[License-discuss] Category "B" licenses at Apache
Tzeng, Nigel H.
Nigel.Tzeng at jhuapl.edu
Thu Aug 20 23:35:39 UTC 2015
Please note that ECL is an OSI approved license based on Apache and not Eclipse. Using ECL in the same sentence as MPL is mildly confusing even when you (re)define the acronym in the previous paragraph when using EPL would be more clear.
As far as differentiating between source and object code I believe that the Apache statement for category B licenses is correct. The "exposed surface area" at risk IS much lower than if source was available inside the Apache project as a default. You are under license obligation if you cut and paste from these EPL/MPL/etc source files and since the source files are not present you can’t accidentally do so without explicitly getting that source from somewhere. By making that an extra step Apache is reducing the risk of an accidental copyright violation.
Without the source files you also can't easily modify the MPL/etc work for which the modified source must be provided by you instead of just pointing upstream to some place the original source can be found.
Whether or not the binary and source are considered the same work under copyright is immaterial…distributing only the binary format reduces the risk of accidental violations for code licensed under some, if not all, weak copyleft licenses by eliminating/reducing some of the most common opportunities for making a mistake.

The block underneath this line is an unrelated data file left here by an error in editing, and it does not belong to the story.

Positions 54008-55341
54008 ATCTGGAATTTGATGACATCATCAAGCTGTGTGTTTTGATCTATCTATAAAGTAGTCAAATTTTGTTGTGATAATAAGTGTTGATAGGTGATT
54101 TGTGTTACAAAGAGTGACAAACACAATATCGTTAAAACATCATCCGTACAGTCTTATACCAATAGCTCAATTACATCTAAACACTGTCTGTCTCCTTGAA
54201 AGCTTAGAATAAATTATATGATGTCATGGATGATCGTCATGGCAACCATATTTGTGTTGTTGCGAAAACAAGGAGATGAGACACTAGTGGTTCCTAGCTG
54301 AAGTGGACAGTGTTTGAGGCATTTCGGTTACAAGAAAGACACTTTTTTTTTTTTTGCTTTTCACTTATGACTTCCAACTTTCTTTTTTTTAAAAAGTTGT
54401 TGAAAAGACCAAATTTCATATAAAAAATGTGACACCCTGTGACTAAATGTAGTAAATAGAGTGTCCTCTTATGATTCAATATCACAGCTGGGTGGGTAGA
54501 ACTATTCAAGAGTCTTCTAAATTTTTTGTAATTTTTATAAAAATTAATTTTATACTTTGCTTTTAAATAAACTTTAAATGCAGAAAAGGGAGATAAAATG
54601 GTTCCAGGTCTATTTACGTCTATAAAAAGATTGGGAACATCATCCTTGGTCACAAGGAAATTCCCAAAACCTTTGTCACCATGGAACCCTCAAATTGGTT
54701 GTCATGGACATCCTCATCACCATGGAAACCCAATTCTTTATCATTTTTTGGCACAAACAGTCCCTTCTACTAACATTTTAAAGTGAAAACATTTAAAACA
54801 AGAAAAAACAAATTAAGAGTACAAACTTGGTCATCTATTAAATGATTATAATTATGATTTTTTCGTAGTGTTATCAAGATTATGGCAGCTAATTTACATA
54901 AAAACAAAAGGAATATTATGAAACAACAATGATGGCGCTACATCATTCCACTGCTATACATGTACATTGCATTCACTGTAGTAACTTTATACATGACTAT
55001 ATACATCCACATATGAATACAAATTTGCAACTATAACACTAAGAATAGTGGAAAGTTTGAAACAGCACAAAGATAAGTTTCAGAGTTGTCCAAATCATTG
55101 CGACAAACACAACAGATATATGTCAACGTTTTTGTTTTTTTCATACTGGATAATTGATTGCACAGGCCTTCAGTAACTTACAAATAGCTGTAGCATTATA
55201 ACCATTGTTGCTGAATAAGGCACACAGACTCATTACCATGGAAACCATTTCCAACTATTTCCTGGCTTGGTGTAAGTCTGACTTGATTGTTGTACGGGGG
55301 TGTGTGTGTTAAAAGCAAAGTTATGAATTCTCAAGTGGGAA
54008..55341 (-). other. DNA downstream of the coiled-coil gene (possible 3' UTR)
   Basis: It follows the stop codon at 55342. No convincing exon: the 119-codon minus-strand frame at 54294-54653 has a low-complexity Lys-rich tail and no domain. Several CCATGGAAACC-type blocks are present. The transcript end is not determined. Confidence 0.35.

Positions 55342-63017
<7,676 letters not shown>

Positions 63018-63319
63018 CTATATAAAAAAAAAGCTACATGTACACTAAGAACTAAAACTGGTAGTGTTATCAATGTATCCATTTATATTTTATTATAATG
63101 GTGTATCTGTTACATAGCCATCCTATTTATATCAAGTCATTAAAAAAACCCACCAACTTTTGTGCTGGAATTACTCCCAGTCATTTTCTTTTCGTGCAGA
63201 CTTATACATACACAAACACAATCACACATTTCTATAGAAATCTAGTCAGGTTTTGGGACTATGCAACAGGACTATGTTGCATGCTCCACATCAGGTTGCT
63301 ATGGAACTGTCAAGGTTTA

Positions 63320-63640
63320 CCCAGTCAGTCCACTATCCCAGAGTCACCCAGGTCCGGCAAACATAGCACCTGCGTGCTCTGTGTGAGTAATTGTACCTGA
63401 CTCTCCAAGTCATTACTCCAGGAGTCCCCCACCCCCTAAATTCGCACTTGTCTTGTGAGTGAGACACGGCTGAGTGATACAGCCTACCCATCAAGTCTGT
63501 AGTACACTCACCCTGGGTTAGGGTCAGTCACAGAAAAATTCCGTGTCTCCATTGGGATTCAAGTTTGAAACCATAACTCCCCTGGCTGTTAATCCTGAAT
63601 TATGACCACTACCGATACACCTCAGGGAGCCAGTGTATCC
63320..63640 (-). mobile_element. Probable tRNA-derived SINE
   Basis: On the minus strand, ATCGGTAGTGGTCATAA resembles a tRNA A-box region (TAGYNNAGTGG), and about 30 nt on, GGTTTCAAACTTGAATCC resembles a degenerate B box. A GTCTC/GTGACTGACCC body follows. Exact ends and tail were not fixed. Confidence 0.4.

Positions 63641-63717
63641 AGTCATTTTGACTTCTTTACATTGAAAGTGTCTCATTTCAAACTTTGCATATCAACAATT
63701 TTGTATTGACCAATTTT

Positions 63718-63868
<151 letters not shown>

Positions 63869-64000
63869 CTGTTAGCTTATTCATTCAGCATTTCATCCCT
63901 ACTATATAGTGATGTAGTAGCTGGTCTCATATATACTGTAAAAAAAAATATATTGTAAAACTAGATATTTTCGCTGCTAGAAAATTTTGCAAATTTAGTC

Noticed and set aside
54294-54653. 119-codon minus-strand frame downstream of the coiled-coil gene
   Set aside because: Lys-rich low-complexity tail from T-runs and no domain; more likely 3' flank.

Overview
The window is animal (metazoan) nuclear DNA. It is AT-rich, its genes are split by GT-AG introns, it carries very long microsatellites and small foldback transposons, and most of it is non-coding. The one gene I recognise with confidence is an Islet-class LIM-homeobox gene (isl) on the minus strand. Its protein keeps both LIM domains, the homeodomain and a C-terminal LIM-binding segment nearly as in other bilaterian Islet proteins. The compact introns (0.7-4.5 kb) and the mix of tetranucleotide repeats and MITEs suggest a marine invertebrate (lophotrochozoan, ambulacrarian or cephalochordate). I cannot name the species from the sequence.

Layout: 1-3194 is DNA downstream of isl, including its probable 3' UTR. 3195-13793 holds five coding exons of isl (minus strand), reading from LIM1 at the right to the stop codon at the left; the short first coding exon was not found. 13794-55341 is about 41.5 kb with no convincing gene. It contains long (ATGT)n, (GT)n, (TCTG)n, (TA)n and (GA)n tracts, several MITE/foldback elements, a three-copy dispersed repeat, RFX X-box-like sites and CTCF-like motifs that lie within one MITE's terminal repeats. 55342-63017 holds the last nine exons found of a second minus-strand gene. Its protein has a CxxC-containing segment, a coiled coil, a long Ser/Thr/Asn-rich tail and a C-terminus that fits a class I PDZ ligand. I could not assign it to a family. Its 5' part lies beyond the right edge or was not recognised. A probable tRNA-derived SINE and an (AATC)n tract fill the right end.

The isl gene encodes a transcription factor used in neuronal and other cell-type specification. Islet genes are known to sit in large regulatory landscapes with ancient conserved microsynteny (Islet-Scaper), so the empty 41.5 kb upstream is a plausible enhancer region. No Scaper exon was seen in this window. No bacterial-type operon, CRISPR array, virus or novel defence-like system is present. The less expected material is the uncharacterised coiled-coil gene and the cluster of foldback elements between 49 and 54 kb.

It strikes me that this is a pragmatic and useful risk reduction strategy in handling weak copyleft code within ALv2 projects that helps protect both maintainers and users of the Apache product.
Apache should probably provide that source separately as a matter of policy for handling category B licensed components rather than just point upstream to a source that could disappear a few years down the road. There’s a bit of orphaned java code out there where the original projects and their repos have disappeared.
Maybe Apache does but it’s not explicitly written in the FAQ to do anything but include the URL to the product’s homepage where presumably the source is available. Maybe I read that part wrong or there is a more exhaustive checklist somewhere else of what the Apache project needs to do when using Category B components.
From: License-discuss <license-discuss-bounces at opensource.org<mailto:license-discuss-bounces at opensource.org>> on behalf of Lawrence Rosen <lrosen at rosenlaw.com<mailto:lrosen at rosenlaw.com>>
Reply-To: Lawrence Rosen <lrosen at rosenlaw.com<mailto:lrosen at rosenlaw.com>>, License Discuss <license-discuss at opensource.org<mailto:license-discuss at opensource.org>>
Date: Monday, August 17, 2015 at 3:20 PM
To: License Discuss <license-discuss at opensource.org<mailto:license-discuss at opensource.org>>
Subject: [License-discuss] Category "B" licenses at Apache
An Apache member wrote that this ASF license objective is firmly held: To allow our customers to "redistribute with closed-source modifications."